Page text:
Image courtesy Springfield.com
If you have a serious gun girl on your gift-giving list, think beyond bullet jewelry or pink range bags. While some of the products in this gift roundup were chosen because they were designed specifically for women in terms of ergonomics or aesthetics, there is an equal number that were designed with gender neutrality. You won’t find more than a smattering of pink—although it’s out there if she wants it—and clearly this is not an exclusive list. There are hundreds of other products to which female shooting enthusiasts have given a nod, but this guide contains products only with which I have personal experience.
If she is set on a revolver as a handgun preference, then foster that choice. For a Smith & Wesson J-frame chambered in .38 Spl., for example, CrimsonTrace lasergrips are in order. Try the LG-350, which features CTC’s ShockStop system that combines anti-vibration material with a cushioned grip to reduce recoil while increasing comfort and accuracy. The laser is offered in green or red, but more importantly these recoil-softening grips will encourage more target practice, especially with a small revolver that otherwise packs a punch.
Or, break her out of the revolver rut to a semi-automatic handgun. There are plenty of newer semi-automatic handguns that require minimal effort to operate. Striker-fired guns worth checking out are the Walther CCP (above left), and the Glock 43 (above right), both 9 mm pistols that offer easy manipulation for smaller hands. The Glock 43 (shown in the limited offering Battlefield Green) is a six-round single stack that is easily concealed on or off body. Be sure to add the Glock night sights for easier picture acquisition. The Walther CCP, also a six-shot pistol, won a Shooting Illustrated Golden Bullseye in 2015 for the Women’s Innovation Product, with editors citing the pistol’s remarkable ergonomics for all hand sizes as well as its mild shooting characteristics.
For the traditionalist, why not an M1911? No, not her father’s imposing .45-cal. behemoth. Springfield Armory’s new EMP4, a 4” barrel 9 mm 1911 pistol, features many redesigned internal parts that are similar to but differently dimensioned than those found in a standard 1911. A single-action trigger, a 10-round capacity and an aluminum-alloy frame that helps yield low recoil and complement what Wiley Clapp calls “the first 9 mm Luger-chambered M1911 in decades that has been sized correctly for its cartridge.” It’s my favorite new pistol for 2016.
Other delightfully diminutive 1911-inspired choices are Kimber’s new 9 mm Micro 9 and the SIG Sauer P238 micro-compact—a perennial favorite .380 pocket pistol that comes standard with SIG’s night sights and whose slide is without question the most easily I’ve ever racked. Accuracy is superb on both, and recoil is more than manageable thanks to stainless steel and aluminum frames. Plus she can swap out the six-round magazines on either for an extended seven-rounder to make it a better concealed-carry contender.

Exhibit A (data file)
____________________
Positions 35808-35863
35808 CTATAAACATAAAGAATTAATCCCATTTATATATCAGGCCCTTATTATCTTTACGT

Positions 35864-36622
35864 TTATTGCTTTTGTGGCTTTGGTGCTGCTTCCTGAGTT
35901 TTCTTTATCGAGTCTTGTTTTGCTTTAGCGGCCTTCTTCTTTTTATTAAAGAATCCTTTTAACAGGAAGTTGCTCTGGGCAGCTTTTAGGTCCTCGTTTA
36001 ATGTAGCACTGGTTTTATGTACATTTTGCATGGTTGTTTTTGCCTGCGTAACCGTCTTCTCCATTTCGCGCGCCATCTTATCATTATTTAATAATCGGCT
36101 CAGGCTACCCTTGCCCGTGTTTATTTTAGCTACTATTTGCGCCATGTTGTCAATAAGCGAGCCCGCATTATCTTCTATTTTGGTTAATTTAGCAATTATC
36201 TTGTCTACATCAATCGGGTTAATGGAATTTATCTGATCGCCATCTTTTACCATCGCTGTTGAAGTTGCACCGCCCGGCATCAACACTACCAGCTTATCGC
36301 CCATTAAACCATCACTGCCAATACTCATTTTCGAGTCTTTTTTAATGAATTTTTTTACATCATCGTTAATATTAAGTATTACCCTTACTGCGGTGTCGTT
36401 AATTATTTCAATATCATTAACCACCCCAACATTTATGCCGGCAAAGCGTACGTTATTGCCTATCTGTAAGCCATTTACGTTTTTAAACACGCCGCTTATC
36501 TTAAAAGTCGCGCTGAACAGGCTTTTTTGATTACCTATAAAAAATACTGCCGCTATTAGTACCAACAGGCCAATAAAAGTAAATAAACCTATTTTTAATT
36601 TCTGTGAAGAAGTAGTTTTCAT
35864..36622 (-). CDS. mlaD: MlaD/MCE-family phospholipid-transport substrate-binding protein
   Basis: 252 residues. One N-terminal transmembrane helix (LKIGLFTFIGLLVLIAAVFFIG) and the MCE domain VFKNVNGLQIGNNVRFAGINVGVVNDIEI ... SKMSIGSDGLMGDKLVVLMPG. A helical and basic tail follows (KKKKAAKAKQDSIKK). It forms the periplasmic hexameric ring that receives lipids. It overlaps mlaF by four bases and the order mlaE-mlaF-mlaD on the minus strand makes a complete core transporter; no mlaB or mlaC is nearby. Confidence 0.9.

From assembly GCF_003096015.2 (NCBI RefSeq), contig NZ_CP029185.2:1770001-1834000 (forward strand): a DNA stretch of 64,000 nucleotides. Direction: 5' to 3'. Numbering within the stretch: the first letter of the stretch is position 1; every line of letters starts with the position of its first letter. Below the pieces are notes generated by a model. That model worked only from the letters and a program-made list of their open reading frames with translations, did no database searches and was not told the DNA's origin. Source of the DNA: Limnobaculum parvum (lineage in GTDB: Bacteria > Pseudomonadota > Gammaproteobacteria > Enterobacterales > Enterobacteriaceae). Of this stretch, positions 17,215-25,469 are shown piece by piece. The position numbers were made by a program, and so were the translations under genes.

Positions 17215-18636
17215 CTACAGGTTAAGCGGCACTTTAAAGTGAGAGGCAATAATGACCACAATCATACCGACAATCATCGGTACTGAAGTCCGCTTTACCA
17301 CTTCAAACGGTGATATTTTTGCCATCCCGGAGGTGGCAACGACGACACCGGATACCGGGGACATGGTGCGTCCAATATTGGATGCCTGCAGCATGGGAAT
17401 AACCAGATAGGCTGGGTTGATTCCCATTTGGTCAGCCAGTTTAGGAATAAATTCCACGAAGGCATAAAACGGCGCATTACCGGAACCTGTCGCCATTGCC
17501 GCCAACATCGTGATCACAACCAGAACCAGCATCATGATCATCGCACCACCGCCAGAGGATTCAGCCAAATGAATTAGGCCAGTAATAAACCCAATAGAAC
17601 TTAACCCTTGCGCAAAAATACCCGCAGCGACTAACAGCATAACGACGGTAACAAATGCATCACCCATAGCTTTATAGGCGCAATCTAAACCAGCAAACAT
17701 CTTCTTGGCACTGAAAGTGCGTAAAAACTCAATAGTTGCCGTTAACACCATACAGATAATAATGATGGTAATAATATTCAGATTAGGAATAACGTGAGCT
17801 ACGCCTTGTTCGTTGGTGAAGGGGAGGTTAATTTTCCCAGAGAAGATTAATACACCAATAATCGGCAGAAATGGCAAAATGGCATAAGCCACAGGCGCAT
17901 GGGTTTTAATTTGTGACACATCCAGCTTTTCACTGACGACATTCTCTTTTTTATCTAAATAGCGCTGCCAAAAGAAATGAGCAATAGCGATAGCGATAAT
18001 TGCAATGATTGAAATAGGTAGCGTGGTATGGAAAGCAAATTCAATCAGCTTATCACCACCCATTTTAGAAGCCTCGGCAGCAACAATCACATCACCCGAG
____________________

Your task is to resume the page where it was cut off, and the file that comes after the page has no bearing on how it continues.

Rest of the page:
Earlier this year Italian gunmaker Franchi introduced shotguns designed for women in both categories—an over-under (Catalyst Instinct) and an autoloader (Catalyst Affinity). The drop, cast, pitch and length-of-pull on both models are all tailored to a woman's build—but that, too, can be subjective. An “average” height woman will find the accommodations are adequate to make for a successful day on the range or field. Pair one of these shotguns with Federal Premium's 12-gauge Gold Medal Paper Target low-recoil loads and it makes the experience that much better. Both are initially offered in 12 gauge, but were a 20-gauge offered, it might render the shotgun irresistible to some women (hint, hint, Franchi).
For the huntress, Weatherby this year launched a female-friendly version of its Vanguard bolt-action rifle—the Camilla, named for the wife of late company founder Roy Weatherby. Designed by a select team of women hunters and shooters, the Camilla is sized to fit a wide variety of women, offering a 13" length of pull, a trigger finger groove, right side palm swell, slim radius, and short grip-to-trigger reach for consistent trigger contact and increased control. Initial calibers include 6.5 Creedmor, .243 Win., .308 Win. and 7 mm-08 Rem. American Hunter’s own Rose Bier took this buck right before Thanksgiving with her new Camilla in .243 Win.
For a long time I managed to be conveniently absent when an opportunity to shoot an AR presented itself. Too heavy, too complicated, too intimidating. Until one day a few years ago I was drawn to the funky, splattered Muddy Girl pattern on a then-new 9 mm Just Right Carbine. The rifle was lightweight and accepted 9 mm Glock magazines. After adding an optical sight, I was hooked by how easy it was to operate—and for how long I wanted to keep shooting. While it presents some cleaning challenges, I am reminded it is well worth it when I see what an attention grabber it is at the range.
That JRC 9 mm was so manageable it helped me up my AR carbine game to the next level with the Mossberg MMR. Earlier this year I spent several days at Gunsite Academy with Mossberg and six female industry compatriots learning the ins and out of the .223-cal. carbine.
I went into the class with trepidation and came out with a new confidence and satisfaction at mastering the rifle. Low recoil, light weight, easily reached controls . . . what had I been afraid of? I love this carbine for its ease of operation—it’s actually minus some key components found on pure AR platforms, such as a forward assist and a two-piece handguard, among others. But the lack of those items contributes to the MMR's lighter weight (which gave room for a Bushnell 1-4x AR scope), as well as my ability and desire to hold it in the ready position at length at the range.